A Chance Meeting in Blanding

Written by Tad. Posted in Trauma Strap Bags

My mom and dad were born in Blanding, a very small town in southeastern Utah. They went back there for a visit over the 4th of July and came home with an amazing Tad Bag story.

They dropped into a little chocolate shop on Main Street in Blanding. They somehow struck up a conversation with the other three patrons in the shop. They were vacationing from California and were just passing through town.

As they chatted, my parents learned that one of the other three worked in another hospital here in our fair city. They kept connecting dots until they learned that several of her coworkers also worked in our emergency department. She had coveted the Tad Bags they carried to work at her hospital and had wanted, really badly, to get a bag of her own.

I guess she was pretty blown away when my parents pulled out one of their bags and gave it to her. When she gets back home, she will head off to work with a Tad Bag she picked up in a chocolate shop in Blanding, Utah.

Somehow, three people just happened into the same shop at the same time in a little town over a thousand miles from where they lived. They struck up a conversation and learned they both knew of me. Two were my parents. One knew me only as the emergency doctor who sewed bags from trauma straps. My parents just happened to have a bag, which they were glad to share with her.

Here is a picture of Gina with Howard and Corine, my generous parents.

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No Sewing this Week

Written by Tad. Posted in Uncategorized

For anyone holding his or her breath for a new Tad Bag, I am sorry to say you are out of luck. My sewing machine is on the blink and in the shop so no sewing is going on in the Bad Tad sewing room.

Orange Creamsicle Cookies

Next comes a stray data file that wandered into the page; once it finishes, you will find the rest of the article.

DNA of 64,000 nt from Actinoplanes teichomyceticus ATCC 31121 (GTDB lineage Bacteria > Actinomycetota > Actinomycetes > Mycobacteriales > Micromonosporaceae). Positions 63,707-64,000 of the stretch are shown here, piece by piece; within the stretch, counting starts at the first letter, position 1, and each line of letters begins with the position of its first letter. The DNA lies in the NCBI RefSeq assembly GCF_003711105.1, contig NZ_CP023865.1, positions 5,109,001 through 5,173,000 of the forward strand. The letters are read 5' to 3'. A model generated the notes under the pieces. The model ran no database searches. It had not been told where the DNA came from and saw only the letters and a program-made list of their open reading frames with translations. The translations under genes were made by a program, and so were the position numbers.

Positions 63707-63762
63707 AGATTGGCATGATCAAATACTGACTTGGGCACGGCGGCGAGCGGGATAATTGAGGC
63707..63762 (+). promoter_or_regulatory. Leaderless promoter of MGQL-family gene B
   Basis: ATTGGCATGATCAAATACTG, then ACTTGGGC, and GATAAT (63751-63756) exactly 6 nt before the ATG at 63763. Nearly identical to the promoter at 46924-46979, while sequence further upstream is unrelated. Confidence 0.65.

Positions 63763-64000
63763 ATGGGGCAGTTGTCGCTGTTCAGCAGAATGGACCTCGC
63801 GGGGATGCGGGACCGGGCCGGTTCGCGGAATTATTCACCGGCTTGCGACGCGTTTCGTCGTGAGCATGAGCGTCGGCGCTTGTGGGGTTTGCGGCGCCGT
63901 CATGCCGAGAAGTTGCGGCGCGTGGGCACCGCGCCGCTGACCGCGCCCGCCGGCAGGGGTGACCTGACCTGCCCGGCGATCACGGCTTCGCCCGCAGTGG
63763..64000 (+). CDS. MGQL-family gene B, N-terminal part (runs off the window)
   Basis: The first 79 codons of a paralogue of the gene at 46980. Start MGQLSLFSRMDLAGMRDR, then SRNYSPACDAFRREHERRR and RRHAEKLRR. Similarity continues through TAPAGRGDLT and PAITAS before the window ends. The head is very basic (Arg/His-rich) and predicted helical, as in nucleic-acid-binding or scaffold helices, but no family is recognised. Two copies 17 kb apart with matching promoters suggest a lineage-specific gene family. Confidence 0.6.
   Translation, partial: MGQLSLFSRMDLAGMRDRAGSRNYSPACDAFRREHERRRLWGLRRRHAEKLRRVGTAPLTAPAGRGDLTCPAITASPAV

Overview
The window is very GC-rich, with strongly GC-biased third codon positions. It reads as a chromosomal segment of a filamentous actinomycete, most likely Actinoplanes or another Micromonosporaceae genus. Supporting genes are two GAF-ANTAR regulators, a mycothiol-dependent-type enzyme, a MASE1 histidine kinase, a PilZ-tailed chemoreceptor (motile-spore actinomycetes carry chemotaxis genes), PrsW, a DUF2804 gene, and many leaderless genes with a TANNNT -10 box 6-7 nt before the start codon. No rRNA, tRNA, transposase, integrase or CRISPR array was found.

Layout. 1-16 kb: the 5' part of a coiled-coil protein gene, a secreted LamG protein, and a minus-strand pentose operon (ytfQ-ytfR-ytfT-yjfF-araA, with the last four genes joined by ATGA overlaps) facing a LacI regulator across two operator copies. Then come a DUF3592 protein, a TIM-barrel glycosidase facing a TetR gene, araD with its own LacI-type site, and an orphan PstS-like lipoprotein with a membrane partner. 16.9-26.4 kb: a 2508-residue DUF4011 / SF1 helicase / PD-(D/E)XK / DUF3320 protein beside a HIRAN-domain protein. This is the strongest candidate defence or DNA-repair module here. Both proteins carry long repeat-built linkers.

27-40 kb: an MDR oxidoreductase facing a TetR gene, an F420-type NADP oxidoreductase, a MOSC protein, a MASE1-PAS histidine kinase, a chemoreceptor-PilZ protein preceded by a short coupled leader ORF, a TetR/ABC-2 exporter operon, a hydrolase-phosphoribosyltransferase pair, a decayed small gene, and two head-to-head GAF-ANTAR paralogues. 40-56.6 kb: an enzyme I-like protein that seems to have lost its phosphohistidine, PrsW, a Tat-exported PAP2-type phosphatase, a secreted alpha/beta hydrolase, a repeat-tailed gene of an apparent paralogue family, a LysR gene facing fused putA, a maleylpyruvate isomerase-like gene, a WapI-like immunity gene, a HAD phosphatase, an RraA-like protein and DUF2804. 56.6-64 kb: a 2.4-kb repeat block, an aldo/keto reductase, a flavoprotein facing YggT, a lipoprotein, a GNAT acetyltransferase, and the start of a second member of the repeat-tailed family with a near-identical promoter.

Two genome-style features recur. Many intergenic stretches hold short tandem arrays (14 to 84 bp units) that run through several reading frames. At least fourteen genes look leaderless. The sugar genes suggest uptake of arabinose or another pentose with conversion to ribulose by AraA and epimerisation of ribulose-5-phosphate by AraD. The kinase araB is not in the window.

Written by Tad. Posted in Cookies

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When we went home for Fathers’ Day, my mother-in-law showed me a new cookbook her friend lent her: Six Sisters’ Stuff. I took one look at their picture and knew they had to be from Utah, based on their hairdos. On the fly of the book, sure enough, it said they were raised in Utah. I don’t know if I should be proud or embarrassed to be so familiar with Utah hairdos.

I picked a couple of recipes, looked them up online on my phone and told my mother-in-law I didn’t need to write the recipes down because they were all online. She was amazed and even told her friend who lent her the book that I could find the recipes online. They were really impressed.

It was my daughter-in-law, Elizabeth’s idea to try these this week. She recommended that we bake up some with semi-sweet chocolate chips rather than the white chips. It was a great idea but she liked the white chips better. They are very buttery!

Recipe By:

Six Sister’s Stuff

Yield:

32

Ingredients:

2½ cups all purpose flour
¾ teaspoon baking soda
½ easpoon salt
1 cup butter, softened
½ cup sugar
½ cup firmly packed brown sugar
1 large egg
1 teaspoon vanilla extract
2 tablespoons orange zest (for me that was the zest of 2 oranges)
2 cups white chocolate chips

Directions:

1. Heat oven to 375 degrees.

2. In a small bowl, combine flour, baking soda, and salt. Set aside.

3. In a large bowl, cream butter and sugars until light and creamy. Beat in egg and vanilla until smooth.

4. Gradually stir in flour mixture until combined.

5. Stir in orange zest and white chocolate chips.